CHARLESTON, W.Va. — A bill to allow money generated by the state’s medical cannabis program to be banked began working its way through the Legislature Thursday morning.
The House Banking and Insurance Committee approved HB 2538 — sponsored by committee chair Eric Nelson, R-Kanawha, with 10 co-sponsors of both parties — and sent it on to House Judiciary Committee.
As amended in committee, the bill creates two state funds. The primary one is the Medical Cannabis Program Fund designed to receive license fees, penalties and taxes associated with the program. The other is the Treasurer’s Medical Cannabis Fund created to receive all fees charged to the institution by the treasurer and to be spent on oversight and compliance expenses.
The treasurer will select by competitive one or more financial instruction to handle banking services for the fund. The institution may be a bank, credit union a “non-bank financial institution.”
Once federal law changes and it becomes legal for banks to handle program money, the contract or contracts will end and the money will be transferred to the institution holding the state concentration account, meaning the single account it uses to write checks.
Diana Stout, chief counsel with the state treasurer’s office, told members that the bank holding the concentration account, BB&T, won’t handle cannabis money. Other institutions have expressed interest but won’t step up. So this bill is an effort to stir the interest of credit unions to bid on a contract.
A good portion of the discussion focused on a hold-harmless paragraph in the bill that says the state will protect and defend any state employees who face legal issues raised by their involvement in the banking services.
Delegate Isaac Sponaugle, D-Pendleton, said this paragraph is connected to concerns of “overzealous federal prosecution” by U.S. Attorney Mike Stuart.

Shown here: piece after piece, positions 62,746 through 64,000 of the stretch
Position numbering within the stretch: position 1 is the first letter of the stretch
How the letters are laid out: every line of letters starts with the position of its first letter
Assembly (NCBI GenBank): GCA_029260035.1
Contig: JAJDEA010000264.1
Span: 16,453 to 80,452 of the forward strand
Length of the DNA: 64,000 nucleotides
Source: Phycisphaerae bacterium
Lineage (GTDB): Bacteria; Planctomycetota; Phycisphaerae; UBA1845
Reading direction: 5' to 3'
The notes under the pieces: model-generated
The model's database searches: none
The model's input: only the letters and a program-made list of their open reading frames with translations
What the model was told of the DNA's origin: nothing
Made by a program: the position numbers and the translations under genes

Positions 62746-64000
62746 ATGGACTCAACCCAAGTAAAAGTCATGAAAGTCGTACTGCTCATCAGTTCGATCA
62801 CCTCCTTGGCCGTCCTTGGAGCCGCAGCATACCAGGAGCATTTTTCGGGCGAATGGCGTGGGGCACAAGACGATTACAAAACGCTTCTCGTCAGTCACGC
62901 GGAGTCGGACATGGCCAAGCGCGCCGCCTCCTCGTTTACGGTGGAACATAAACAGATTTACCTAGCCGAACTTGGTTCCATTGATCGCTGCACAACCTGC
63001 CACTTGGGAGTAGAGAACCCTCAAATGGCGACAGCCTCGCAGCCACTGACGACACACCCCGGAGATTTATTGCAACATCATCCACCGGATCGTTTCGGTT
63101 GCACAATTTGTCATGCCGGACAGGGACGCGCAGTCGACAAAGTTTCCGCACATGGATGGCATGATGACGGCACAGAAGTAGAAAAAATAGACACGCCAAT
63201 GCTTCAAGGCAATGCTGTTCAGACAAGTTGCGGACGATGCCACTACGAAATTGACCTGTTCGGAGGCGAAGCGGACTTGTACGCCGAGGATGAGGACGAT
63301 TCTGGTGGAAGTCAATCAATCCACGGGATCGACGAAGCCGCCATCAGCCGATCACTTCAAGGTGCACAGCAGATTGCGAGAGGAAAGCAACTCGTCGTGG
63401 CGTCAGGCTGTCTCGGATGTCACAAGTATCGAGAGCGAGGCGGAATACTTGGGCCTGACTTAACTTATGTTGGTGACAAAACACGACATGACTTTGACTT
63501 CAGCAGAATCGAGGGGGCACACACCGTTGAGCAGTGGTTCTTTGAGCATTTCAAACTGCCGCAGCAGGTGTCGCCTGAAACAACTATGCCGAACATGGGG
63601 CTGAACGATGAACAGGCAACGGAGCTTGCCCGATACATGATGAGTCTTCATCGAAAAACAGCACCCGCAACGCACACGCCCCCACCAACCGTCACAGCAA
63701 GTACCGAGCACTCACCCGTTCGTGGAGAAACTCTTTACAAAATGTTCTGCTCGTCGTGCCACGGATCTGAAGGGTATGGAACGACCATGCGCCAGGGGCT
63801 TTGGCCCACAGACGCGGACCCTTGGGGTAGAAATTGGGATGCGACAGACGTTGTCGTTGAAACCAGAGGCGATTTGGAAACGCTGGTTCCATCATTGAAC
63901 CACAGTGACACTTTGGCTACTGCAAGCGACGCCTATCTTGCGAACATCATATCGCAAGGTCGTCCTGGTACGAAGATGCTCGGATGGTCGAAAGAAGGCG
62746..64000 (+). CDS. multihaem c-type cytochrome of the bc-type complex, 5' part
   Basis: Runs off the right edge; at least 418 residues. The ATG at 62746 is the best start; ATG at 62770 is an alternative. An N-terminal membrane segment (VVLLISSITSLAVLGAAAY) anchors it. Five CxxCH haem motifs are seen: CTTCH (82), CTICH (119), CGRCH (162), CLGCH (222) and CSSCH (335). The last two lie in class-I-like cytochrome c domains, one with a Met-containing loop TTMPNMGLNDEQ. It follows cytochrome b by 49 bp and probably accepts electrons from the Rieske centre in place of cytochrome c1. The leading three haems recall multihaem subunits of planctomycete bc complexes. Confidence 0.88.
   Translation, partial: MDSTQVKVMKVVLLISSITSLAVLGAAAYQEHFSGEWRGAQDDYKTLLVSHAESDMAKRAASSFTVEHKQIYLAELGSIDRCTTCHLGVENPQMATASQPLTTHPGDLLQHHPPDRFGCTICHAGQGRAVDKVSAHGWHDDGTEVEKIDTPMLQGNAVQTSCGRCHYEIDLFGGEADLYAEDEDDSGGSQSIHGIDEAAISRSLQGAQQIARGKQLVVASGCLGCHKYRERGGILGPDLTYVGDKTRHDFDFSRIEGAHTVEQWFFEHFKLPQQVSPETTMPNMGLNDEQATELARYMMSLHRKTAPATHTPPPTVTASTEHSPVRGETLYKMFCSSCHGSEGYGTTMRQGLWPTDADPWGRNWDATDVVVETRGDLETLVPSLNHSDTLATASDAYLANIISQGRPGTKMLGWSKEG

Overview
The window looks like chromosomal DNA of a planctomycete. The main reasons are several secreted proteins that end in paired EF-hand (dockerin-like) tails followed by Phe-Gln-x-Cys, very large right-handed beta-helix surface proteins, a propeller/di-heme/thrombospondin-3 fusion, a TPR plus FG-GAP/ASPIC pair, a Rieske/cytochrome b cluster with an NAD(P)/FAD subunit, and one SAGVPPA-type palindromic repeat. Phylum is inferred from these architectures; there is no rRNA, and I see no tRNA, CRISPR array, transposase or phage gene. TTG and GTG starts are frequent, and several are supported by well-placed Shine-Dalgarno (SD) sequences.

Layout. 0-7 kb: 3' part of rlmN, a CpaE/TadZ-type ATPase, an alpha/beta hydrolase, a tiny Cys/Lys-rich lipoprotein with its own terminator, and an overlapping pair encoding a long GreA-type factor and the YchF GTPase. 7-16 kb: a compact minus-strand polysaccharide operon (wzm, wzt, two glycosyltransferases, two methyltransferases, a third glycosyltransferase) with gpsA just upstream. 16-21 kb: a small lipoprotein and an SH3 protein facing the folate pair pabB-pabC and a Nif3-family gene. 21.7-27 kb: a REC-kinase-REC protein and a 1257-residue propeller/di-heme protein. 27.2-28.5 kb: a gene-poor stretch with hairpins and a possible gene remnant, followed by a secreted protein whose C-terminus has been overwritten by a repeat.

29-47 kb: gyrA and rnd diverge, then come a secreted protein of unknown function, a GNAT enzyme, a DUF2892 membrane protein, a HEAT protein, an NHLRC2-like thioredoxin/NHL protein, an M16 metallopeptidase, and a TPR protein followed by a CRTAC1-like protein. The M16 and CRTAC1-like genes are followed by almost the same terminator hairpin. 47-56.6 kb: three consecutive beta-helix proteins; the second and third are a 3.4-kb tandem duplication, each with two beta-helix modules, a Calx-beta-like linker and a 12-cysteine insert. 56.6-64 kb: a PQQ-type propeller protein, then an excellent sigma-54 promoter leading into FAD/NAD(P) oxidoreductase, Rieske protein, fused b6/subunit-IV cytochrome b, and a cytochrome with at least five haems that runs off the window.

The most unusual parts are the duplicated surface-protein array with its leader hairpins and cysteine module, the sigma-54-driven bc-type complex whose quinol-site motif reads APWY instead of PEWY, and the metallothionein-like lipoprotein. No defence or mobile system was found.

Committee counsel told members that this paragraph was removed from the committee substitute version of the bill because there were concerns about its constitutionality in terms of the state extending credit to outside vendors.
Discussions were ongoing on how to fix that, but in the meantime a sentence was added prohibiting the state commissioner of financial institutions from penalizing, incentivizing or trying to impair business functions under the act.
Stout told the members that the treasurer’s office would to have the hold-harmless language in the bill, in light of Stuart’s outspoken opposition to cannabis and his attempt to bring civil litigation against hemp farmers. “The office is a little bit worried.”
She said the simplest fix would be to add the phrase “to the extent permitted by law” to thje beginning of the stricken paragraph.
Sponaugle offered an amendment to restore that language with the added phrase Stout suggested, and members approved it.
Delegate Eric Porterfield, R-Mercer, offered an amendment forbidding any future legislature from using the Medical Cannabis Program Fund from handling money for a recreational cannabis program.
Delegates who opposed the amendment pointed out that it’s not actually legal to dictate the actions of a future legislature, and that the amendment was moot because recreational cannabis would require entirely new legislation and this bill deals only with medical cannabis funds.
The amendment failed. The bill then passed in a voice vote, with Porterfield the only vote against.
It now goes to Judiciary.